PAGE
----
Meditation May Reduce PTSD in Active-Duty Soldiers

Silhouette of a soldier against the sunsetTranscendental Meditation—a type of meditation that encourages practitioners to cultivate mindfulness and eliminate distracting thoughts without embracing a specific religious ideology—may reduce symptoms of posttraumatic stress (PTSD) among active-duty soldiers, according to a study published in Military Medicine.

According to statistics from the United States Department of Veterans affairs, 7-8% of the general population and 11-20% of soldiers deployed to Iraq and Afghanistan experience PTSD each year. Research already points to a number of benefits associated with various types of meditation, including reduced anxiety and insomnia, lower blood pressure, lower rates of depression, and even improvements in symptoms of asthma and cancer.

Transcendental Meditation for Soldiers with PTSD

Soldiers on active duty often face multiple deployments where they are repeatedly exposed to trauma and violence and removed from their family and other support systems. To explore how Transcendental Meditation might help, researchers recruited 74 active-duty service members with either PTSD or an anxiety-related condition. All participants had sought treatment at Dwight David Eisenhower Army Medical Center’s Traumatic Brain Injury Clinic at Fort Gordon, Georgia.

Half of participants practiced Transcendental Meditation as a supplement to their usual treatment, while the other half continued therapy without trying meditation. After a month, 83.7% of those in the meditation group had stabilized, reduced, or eliminated their use of psychotropic medication, while 10.9% had increased their dosage. Among those who continued their usual treatment without meditation, 59.4% stabilized, reduced, or ceased their use of psychotropic drugs, and 40.5% increased their medication dosage.

At the six-month mark, the meditation group continued to rely less on psychotropic medications than the non-meditation group. Additionally, those who did not meditate saw a 20% increase in symptoms as compared to those who did meditate.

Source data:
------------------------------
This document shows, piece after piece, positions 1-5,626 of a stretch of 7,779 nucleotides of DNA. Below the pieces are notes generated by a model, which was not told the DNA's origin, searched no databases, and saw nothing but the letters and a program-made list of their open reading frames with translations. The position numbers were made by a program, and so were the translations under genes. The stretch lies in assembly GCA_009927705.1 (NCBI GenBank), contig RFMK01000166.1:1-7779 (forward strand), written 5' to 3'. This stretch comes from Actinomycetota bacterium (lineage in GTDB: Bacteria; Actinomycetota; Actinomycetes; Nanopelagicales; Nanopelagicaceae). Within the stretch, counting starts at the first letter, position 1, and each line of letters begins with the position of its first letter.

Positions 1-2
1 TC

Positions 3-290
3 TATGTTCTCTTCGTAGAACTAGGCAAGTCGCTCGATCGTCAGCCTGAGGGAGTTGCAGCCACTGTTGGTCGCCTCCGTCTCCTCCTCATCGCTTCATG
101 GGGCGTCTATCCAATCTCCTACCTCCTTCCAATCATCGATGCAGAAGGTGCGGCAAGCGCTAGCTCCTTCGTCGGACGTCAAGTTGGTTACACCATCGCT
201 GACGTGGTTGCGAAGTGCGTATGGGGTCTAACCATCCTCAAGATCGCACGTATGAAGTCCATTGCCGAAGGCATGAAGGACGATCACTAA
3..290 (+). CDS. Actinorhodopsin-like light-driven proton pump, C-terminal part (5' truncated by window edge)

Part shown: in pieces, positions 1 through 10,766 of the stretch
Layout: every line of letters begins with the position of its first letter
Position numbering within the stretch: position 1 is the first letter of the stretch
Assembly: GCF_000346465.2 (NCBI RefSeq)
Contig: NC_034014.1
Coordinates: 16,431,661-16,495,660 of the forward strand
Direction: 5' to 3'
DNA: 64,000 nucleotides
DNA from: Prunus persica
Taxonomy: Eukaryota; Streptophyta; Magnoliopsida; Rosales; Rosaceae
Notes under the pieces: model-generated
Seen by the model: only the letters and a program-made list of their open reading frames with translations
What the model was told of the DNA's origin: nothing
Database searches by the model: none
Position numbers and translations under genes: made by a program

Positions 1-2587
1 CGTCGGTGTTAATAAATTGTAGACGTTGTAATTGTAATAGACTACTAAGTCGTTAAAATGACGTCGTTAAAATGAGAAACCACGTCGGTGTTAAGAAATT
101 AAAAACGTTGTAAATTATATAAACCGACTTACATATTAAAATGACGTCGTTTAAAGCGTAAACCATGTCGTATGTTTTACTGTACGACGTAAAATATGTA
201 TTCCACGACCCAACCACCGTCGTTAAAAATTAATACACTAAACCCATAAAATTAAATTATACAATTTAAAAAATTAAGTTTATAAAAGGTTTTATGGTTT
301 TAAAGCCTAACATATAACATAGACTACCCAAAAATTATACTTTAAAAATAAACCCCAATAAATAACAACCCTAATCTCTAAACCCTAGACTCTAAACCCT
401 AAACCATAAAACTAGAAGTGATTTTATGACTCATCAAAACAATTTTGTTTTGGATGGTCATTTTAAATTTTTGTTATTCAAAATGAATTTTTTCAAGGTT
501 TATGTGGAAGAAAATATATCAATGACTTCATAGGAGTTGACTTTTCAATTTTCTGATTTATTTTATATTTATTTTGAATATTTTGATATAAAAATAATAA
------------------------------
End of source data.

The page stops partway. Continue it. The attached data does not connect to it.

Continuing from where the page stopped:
The study’s authors say only about 30% of people who take psychotropic medication for PTSD respond to treatment, so these results may offer an alternative for soldiers with the condition.

Practicing Transcendental Meditation

Dr. Vernon A. Barnes, the study’s lead author and a physiologist at the Georgia Prevention Institute at the Medical College of Georgia, recommends two 20-minute sessions of Transcendental Meditation each day. Over time, he says, this approach can calm the brain, reducing activation of the sympathetic nervous system.

Transcendental Meditation is a branded, trademarked approach to meditation that requires practitioners to learn from a certified instructor. To find a course or learn more about the practice, click here.

References:

  1. How common is PTSD? (2015, August 13). Retrieved from http://www.ptsd.va.gov/public/PTSD-overview/basics/how-common-is-ptsd.asp
  2. Meditation. (2014, July 19). Retrieved from http://www.mayoclinic.org/tests-procedures/meditation/in-depth/meditation/art-20045858
  3. Transcendental Meditation may reduce PTSD symptoms, medication use in active-duty personnel. (2016, January 11). Retrieved from http://www.eurekalert.org/pub_releases/2016-01/mcog-tmm011116.php
  4. Transcendental Meditation technique. (n.d.). Retrieved from https://www.mum.edu/about-mum/consciousness-based-education/transcendental-meditation-technique/

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  • brig

    brig

    January 12th, 2016 at 10:21 AM

    It is probably a good thing for all of us to at least give a try

  • webster

    webster

    January 12th, 2016 at 11:22 AM

    Will there be someone with availability who can help walk these soldiers through the process? It isn’t one that can easily be taught and so takes a little bit of time and I even think guidance by someone who is well trained to walk you through the first few sessions.

  • Judith

    Judith

    January 14th, 2016 at 10:39 AM

    It must be so hard for even the strongest of our soldiers to see all that they have to see on a daily basis and then to try to reconcile that with their other feelings. Seeing those things has to at times feel like some kind of out of body experience, because you so much would want to separate that from the other part of your life.
    If this could help them then I would be all for it.

  • Tara

    Tara

    January 15th, 2016 at 7:38 AM

    TM has been the very most therapeutic and effective stress management, life supporting experience. I am glad to see this technique being share with those who suffer. Everyone could benefit from this practice!

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